I am reading, summarizing and commenting on Elizabeth Johnson’s Ask the Beasts. Today I want to highlight two related discussions in the book.
First, she connects the resurrection of Jesus to her view of the incarnation as God joining the physical universe. The resurrection does not undo the incarnation. It does not extract Jesus from his human existence and solidarity with the evolving cosmos. It does not turn him into a purely spiritual being.
This is the danger with the metaphor of transformation attached to the resurrection. We cannot imagine the result of the transformation but we most easily imagine it as becoming something non-material. She quotes Ambrose of Milan as saying, “In Christ’s resurrection, the earth itself arose.” With Jesus’ resurrection the corporeal life of the evolving world was lifted right into the heart of divine being.
This is the meaning of the New Testament’s insistence that the resurrection of Jesus was not just his personal vindication but that it predicted the fate of humanity and the physical world. It represented a down payment on something greater. It represented the first fruits of a greater harvest.
When we just consider what happens in biology, we see that new life arises out of death over time. But the cost in suffering, annihilation, and the extinction of whole species is high. The story of Jesus, though, gives hope that out of the pain of life God’s Spirit bears creation forward toward a promise beyond what we can imagine or empirically verify.
The mention of verification brings up the second point. Jesus’ resurrection has a powerful coherence with Christian experience, but it is not provable by science. Also the claims that God created the cosmos and that he will bring it to a life-affirming end are not the results of direct observation.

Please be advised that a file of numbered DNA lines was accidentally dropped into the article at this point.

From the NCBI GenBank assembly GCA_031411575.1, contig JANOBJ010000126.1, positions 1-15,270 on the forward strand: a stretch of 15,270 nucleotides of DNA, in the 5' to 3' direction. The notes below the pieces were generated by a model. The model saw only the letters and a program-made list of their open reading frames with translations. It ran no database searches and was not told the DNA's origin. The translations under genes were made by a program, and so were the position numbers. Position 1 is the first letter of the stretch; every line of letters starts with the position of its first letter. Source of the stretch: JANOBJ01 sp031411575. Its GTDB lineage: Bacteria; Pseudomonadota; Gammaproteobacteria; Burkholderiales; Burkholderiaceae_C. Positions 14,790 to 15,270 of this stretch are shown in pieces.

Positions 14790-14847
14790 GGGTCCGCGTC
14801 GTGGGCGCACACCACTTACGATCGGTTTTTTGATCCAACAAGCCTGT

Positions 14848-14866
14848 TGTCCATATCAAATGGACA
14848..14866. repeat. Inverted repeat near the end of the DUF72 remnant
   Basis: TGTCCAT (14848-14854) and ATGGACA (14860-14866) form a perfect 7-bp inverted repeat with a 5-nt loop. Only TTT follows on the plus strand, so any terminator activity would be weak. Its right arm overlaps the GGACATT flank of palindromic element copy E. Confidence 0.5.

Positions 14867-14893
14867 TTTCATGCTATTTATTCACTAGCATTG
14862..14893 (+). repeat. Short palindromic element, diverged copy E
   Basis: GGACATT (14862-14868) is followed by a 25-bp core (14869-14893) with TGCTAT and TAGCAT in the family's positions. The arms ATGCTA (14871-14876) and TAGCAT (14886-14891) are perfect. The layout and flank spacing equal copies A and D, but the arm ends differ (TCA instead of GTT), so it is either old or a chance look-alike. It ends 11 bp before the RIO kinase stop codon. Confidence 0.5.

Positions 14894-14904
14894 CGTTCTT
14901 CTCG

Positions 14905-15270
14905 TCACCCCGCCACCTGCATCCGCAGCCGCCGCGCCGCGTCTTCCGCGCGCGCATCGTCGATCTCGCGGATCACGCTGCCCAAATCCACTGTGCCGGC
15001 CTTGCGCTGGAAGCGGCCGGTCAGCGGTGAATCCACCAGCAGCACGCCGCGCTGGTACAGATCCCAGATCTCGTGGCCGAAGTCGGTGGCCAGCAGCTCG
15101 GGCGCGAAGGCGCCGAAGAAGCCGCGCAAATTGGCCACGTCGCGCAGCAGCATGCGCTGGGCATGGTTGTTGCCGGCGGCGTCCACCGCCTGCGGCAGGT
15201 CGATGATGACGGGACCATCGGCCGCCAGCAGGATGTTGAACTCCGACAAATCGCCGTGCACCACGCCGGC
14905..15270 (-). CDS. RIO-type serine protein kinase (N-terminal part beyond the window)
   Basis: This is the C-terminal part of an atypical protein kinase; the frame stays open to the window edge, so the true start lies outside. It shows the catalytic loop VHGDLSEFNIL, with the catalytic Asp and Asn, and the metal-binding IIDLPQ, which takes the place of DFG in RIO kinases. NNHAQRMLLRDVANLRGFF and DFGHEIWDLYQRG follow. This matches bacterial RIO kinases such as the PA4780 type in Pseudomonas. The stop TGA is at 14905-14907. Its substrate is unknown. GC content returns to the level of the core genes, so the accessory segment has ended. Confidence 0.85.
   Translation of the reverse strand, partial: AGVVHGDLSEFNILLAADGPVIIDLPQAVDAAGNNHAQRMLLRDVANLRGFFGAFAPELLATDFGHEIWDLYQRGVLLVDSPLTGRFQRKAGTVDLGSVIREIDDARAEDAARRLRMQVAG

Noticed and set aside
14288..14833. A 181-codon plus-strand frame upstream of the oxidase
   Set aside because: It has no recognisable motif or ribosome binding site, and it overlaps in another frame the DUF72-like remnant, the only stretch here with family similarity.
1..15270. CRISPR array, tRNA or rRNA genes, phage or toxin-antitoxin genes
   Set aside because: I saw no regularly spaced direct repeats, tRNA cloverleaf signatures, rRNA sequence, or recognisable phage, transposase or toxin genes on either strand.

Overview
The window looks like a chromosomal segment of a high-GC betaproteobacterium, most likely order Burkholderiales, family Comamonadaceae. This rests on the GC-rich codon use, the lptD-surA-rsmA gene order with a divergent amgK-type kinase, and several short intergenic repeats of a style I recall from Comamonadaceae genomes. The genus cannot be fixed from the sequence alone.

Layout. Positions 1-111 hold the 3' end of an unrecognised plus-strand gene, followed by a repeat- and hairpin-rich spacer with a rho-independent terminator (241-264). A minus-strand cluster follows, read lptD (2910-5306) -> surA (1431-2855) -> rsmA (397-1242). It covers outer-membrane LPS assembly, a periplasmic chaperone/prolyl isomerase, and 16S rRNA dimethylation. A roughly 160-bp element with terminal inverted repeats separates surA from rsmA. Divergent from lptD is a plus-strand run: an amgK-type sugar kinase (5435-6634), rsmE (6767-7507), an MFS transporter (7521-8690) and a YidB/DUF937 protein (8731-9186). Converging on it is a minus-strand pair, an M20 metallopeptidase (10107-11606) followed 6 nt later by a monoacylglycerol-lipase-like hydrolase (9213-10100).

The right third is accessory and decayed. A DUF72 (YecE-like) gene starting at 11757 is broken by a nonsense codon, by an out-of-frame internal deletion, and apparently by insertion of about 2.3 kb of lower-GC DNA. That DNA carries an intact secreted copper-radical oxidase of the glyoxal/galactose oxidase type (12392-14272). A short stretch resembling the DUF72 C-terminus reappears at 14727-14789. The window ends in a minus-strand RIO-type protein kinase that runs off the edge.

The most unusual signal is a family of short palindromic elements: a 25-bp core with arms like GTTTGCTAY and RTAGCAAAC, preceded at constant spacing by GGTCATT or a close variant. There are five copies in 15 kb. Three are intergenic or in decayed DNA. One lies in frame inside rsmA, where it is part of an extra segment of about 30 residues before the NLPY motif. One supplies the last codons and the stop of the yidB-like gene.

Johnson says we have to base these assertions on more than hunches and fancies. Her solution is to base the bookends of creation and last things on the insight of the community.
“Borne up by the conviction that God is faithful, the community’s understanding can then be predicated backward and forward beyond time, to where no experience can go” (p. 212).
She points out that this is what Israel did. Through the exodus, the Israelites came to an understanding of God that enabled them to affirm that this God created the world and also that he would redeem Israel in the future. The church’s experience of Jesus and the Holy Spirit enable Christian theologians to do the same kind of thing.
“Proclaimed in word and sacrament, experienced in ordinary and extraordinary moments alike, the merciful presence of God, which grasps us at times even in the ache of its absence, gives grounds for speaking with gratitude of an original beginning and with hope of a blessed future” (p. 212).
I do not necessarily disagree with this. It is not much use in talking to people outside the community who have no such experience, though. There is an old metaphor about stained glass windows. From outside the church, they look dull and dark. But, when the sun is shining, they bathe you in glorious light inside the church. You have to go into the church to experience this.
There are grounds for believing things beyond empirical proof. John Henry Newman, Ian Ramsey, and the great Canadian Jesuit writer, Bernard Lonergan have all made detailed arguments for this. Newman wrote of an “iterative sense.” Ramsey talked about how a culmination of evidence and experience could cause the “penny to drop”. And Lonergan wrote a massive book about insight, which is actually an important theory of consciousness.
Epistemology, however, makes my head hurt. Like most people, I think I know what I know. But I get all tangled up trying to explain how I know it.